HC Deb 19 May 2004 vol 421 cc54-6WS
The Parliamentary Under-Secretary of State for Work and Pensions (Mr. Chris Pond)

On behalf of my right hon. Friend the Secretary of State for Work and Pensions, the benefit fraud inspectorate (BFI) follow-up inspection report on Kerrier district council was published today and copies of the report have been placed in the Library.

Following the housing Green Paper, "Quality and Choice: A Decent Home for All", published in April 2000, the Department for Work and Pensions developed a performance framework for housing benefits. The "performance standards for housing benefits" allow local authorities to make a comprehensive self-assessment of whether they deliver benefit effectively and securely. They are the standards that the Department for Work and Pensions expects local authorities to aspire to and achieve in time.

In 2002–03, Kerrier district council administered some £23.1 million in housing benefits, about 60 percent. of its gross revenue expenditure.

BFI inspected Kerrier district council against the performance standards for housing benefits, and concludes that the council's benefits service had not reached standard in any of the seven functional areas—strategic management, customer services, processing of claims, working with landlords, internal security, counter-fraud and overpayments.

In the first BFI inspection report, published in October 2001, BFI reported that claims processing was poor with a backlog of work, overpayment recovery was improving, and counter-fraud activity was working well.

The follow-up report finds that the council's benefits service had made progress in improving its performance, implementing 68 per cent. of the recommendations from the earlier report.

Kerrier district council had a clear vision, which was underpinned by policies, strategies and effective planning. Good progress had also been made in the area of overpayments, where sound practices were evident and recovery from benefit was strong.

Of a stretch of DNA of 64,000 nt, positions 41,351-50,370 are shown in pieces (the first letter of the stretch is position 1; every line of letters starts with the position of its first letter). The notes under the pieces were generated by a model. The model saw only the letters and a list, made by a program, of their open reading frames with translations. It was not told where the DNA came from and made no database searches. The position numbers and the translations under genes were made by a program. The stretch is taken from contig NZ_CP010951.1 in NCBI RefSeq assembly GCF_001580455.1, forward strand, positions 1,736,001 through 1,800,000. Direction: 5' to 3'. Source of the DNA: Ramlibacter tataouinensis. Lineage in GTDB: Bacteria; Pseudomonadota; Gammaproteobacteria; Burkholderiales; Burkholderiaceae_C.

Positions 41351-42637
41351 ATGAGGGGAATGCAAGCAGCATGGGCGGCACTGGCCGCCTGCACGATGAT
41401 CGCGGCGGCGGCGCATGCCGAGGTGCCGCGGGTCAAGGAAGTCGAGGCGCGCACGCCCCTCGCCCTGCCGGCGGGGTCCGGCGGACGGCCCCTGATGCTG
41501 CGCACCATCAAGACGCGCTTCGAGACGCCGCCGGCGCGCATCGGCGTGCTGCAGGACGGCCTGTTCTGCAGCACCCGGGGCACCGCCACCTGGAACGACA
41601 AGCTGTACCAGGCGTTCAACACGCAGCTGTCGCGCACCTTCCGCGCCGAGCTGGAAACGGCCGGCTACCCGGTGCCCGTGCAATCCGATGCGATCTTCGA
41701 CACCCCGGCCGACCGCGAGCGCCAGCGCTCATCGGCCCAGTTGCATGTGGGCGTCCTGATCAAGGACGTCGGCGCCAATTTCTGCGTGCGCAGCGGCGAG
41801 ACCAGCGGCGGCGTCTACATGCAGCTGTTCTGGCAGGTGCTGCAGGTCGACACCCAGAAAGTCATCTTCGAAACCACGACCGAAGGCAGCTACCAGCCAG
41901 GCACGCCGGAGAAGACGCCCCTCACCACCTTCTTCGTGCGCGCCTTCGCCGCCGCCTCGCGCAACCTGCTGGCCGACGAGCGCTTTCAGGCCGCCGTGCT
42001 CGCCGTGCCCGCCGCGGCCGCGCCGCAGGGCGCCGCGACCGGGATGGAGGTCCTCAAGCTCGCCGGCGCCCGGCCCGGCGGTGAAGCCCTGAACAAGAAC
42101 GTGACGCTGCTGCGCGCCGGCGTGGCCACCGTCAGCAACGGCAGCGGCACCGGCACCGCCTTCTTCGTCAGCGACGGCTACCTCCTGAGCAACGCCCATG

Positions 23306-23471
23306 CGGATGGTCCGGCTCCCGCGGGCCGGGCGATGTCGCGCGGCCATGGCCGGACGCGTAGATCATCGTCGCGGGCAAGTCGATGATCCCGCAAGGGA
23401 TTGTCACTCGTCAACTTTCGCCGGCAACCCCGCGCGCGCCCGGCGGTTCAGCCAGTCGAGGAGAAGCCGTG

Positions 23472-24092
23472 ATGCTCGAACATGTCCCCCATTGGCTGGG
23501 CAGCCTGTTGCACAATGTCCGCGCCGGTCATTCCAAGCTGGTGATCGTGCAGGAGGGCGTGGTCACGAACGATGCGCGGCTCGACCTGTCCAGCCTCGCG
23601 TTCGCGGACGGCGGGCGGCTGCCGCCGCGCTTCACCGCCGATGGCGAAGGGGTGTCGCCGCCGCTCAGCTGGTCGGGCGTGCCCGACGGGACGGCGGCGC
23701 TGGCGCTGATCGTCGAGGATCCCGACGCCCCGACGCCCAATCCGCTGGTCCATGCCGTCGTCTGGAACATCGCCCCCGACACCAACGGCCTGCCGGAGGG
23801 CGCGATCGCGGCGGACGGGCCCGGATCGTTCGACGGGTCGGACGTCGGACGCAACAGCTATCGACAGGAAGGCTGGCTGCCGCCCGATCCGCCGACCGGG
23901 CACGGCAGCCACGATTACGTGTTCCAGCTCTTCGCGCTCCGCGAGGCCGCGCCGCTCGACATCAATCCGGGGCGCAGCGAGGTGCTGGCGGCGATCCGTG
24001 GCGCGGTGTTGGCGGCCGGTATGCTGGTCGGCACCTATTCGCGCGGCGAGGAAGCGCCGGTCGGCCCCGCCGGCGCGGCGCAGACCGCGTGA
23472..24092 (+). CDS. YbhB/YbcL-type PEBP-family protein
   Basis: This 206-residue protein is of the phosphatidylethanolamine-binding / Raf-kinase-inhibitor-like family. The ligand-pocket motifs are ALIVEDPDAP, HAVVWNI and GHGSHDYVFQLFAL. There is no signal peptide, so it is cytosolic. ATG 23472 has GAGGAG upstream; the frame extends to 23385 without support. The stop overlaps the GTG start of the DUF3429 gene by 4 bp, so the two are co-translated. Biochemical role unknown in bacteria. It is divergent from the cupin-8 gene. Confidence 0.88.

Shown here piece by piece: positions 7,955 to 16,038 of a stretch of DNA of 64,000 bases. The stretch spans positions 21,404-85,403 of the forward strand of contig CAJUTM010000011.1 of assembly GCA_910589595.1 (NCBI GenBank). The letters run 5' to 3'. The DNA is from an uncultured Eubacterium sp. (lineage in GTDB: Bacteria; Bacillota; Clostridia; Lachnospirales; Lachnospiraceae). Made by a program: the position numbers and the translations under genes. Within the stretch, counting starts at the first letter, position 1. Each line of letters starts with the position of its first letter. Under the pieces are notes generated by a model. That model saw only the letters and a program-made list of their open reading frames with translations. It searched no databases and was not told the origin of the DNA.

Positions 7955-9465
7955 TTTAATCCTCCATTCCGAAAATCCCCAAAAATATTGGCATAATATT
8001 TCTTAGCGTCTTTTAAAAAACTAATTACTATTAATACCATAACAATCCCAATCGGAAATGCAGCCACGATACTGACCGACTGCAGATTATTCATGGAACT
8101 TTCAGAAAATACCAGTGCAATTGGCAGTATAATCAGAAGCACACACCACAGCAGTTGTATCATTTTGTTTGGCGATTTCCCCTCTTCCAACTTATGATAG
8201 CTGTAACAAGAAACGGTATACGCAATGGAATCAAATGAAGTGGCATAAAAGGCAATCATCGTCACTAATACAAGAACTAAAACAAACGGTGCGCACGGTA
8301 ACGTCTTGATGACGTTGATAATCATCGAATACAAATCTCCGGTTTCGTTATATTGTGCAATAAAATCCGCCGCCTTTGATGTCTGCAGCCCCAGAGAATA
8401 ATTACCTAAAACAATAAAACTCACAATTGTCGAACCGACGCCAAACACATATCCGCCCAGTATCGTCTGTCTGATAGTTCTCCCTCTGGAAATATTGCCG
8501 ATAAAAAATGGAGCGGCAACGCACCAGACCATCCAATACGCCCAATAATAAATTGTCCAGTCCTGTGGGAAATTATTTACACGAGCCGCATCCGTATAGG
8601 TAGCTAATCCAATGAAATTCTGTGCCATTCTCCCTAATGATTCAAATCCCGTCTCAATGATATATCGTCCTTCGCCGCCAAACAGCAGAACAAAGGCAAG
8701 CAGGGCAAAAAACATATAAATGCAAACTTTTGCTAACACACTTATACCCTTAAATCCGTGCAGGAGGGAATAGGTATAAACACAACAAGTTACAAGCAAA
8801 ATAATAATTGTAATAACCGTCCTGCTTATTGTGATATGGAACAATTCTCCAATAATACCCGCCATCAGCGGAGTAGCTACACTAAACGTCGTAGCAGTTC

Verification of evidence supporting benefit claims was good in the majority of areas and management checking was clearly evidenced and used to good effect. However, speed of claims processing remained poor, compounded by the continuing backlog of work, with the council taking an average 88 days to process new benefit claims compared to the Performance Standard of 36 days.

The council's three-year best value plan set local targets for new claims, reported changes of circumstances and renewal claims processing. Although these were realistic targets for the council to achieve, they did not meet the performance standards.

The council's counter-fraud policy and positive drive towards quality fraud investigations had prompted a number of successful and publicised sanctions and prosecutions. This demonstrated that the council is serious about tackling benefit fraud. However, the report finds weaknesses, which included inadequate management control and poor communications between benefits and investigation staff.

A comprehensive benefits overpayments policy and procedures manual was in place, high levels of management checks and controls were utilised, and most overpayment recovery methods were used.

The report makes recommendations to help the council address weaknesses and to further improve the administration of housing benefit and council tax benefit, as well as counter-fraud activities.

My right hon. Friend the Secretary of State is now considering the report and will be asking the council for its proposals in response to the BFI's findings and recommendations.